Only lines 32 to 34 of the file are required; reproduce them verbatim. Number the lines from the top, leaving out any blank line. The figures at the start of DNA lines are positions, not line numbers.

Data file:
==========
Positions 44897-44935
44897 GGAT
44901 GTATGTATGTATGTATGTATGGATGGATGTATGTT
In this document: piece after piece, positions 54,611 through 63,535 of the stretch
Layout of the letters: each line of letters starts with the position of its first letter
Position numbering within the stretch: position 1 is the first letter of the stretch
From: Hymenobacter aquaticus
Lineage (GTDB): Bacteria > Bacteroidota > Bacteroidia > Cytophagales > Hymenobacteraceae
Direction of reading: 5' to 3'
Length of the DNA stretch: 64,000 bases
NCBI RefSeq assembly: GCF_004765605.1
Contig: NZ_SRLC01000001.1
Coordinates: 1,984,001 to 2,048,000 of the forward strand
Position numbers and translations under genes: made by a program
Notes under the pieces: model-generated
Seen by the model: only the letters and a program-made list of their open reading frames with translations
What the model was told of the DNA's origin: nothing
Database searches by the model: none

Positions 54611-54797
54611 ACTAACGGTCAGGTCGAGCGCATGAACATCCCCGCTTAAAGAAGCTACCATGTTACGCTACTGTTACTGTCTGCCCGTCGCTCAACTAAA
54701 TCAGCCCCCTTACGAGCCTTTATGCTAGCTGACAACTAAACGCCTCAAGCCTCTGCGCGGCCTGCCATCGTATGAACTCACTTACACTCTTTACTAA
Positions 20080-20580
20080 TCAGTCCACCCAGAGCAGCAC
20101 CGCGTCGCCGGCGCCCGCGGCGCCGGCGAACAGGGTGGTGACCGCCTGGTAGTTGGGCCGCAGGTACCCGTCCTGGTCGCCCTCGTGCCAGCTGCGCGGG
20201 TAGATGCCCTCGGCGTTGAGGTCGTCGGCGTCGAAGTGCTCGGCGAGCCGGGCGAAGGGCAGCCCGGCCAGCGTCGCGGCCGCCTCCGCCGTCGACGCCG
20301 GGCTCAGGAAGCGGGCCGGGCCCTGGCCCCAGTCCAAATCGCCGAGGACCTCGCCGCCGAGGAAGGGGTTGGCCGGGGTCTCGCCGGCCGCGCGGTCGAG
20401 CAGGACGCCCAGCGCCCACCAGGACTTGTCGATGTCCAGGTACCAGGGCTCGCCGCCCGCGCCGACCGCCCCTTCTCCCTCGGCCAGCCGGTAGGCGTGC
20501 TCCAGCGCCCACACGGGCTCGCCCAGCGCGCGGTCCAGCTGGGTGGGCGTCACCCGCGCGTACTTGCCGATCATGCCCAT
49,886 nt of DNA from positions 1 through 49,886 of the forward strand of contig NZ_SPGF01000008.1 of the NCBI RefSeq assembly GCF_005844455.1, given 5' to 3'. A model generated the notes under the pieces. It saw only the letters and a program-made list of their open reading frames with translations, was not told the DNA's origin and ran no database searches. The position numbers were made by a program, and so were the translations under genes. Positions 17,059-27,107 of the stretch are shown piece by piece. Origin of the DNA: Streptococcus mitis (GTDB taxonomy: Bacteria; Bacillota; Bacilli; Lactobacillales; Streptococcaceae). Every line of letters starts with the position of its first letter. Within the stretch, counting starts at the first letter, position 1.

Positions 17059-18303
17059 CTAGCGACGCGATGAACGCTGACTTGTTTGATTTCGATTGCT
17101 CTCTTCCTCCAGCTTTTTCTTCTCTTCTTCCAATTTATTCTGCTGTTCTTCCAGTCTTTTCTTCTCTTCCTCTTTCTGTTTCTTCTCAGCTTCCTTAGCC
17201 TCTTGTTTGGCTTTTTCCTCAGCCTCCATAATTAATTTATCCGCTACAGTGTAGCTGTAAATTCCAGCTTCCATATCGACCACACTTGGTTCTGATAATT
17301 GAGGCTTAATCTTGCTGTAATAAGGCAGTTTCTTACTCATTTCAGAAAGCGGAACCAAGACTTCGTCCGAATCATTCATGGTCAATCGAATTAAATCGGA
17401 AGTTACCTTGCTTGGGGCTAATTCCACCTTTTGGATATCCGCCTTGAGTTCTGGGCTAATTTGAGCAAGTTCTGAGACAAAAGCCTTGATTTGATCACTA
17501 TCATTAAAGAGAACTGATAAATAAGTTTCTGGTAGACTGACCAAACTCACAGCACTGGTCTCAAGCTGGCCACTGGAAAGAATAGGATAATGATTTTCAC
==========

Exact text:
17101 CTCTTCCTCCAGCTTTTTCTTCTCTTCTTCCAATTTATTCTGCTGTTCTTCCAGTCTTTTCTTCTCTTCCTCTTTCTGTTTCTTCTCAGCTTCCTTAGCC
17201 TCTTGTTTGGCTTTTTCCTCAGCCTCCATAATTAATTTATCCGCTACAGTGTAGCTGTAAATTCCAGCTTCCATATCGACCACACTTGGTTCTGATAATT
17301 GAGGCTTAATCTTGCTGTAATAAGGCAGTTTCTTACTCATTTCAGAAAGCGGAACCAAGACTTCGTCCGAATCATTCATGGTCAATCGAATTAAATCGGA